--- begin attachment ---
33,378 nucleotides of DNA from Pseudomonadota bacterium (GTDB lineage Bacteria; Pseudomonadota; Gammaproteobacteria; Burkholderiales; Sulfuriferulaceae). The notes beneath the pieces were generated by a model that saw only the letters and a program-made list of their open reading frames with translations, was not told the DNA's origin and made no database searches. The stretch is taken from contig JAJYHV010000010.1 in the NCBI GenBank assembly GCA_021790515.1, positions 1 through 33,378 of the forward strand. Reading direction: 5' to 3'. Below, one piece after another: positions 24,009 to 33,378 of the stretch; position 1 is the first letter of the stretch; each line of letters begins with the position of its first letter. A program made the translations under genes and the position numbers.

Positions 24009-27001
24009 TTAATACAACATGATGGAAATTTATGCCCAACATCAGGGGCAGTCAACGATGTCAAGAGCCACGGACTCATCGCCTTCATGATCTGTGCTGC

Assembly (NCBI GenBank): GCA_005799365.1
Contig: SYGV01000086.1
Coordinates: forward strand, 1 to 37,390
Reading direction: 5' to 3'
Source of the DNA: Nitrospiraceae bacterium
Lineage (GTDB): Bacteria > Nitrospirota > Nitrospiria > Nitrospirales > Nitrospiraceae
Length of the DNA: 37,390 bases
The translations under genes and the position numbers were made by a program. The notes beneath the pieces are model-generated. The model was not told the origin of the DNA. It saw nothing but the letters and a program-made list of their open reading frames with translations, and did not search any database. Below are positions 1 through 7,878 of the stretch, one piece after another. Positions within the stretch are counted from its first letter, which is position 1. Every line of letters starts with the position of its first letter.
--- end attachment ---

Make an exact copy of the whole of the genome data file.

33,378 nucleotides of DNA from Pseudomonadota bacterium (GTDB lineage Bacteria; Pseudomonadota; Gammaproteobacteria; Burkholderiales; Sulfuriferulaceae). The notes beneath the pieces were generated by a model that saw only the letters and a program-made list of their open reading frames with translations, was not told the DNA's origin and made no database searches. The stretch is taken from contig JAJYHV010000010.1 in the NCBI GenBank assembly GCA_021790515.1, positions 1 through 33,378 of the forward strand. Reading direction: 5' to 3'. Below, one piece after another: positions 24,009 to 33,378 of the stretch; position 1 is the first letter of the stretch; each line of letters begins with the position of its first letter. A program made the translations under genes and the position numbers.

Positions 24009-27001
24009 TTAATACAACATGATGGAAATTTATGCCCAACATCAGGGGCAGTCAACGATGTCAAGAGCCACGGACTCATCGCCTTCATGATCTGTGCTGC

Assembly (NCBI GenBank): GCA_005799365.1
Contig: SYGV01000086.1
Coordinates: forward strand, 1 to 37,390
Reading direction: 5' to 3'
Source of the DNA: Nitrospiraceae bacterium
Lineage (GTDB): Bacteria > Nitrospirota > Nitrospiria > Nitrospirales > Nitrospiraceae
Length of the DNA: 37,390 bases
The translations under genes and the position numbers were made by a program. The notes beneath the pieces are model-generated. The model was not told the origin of the DNA. It saw nothing but the letters and a program-made list of their open reading frames with translations, and did not search any database. Below are positions 1 through 7,878 of the stretch, one piece after another. Positions within the stretch are counted from its first letter, which is position 1. Every line of letters starts with the position of its first letter.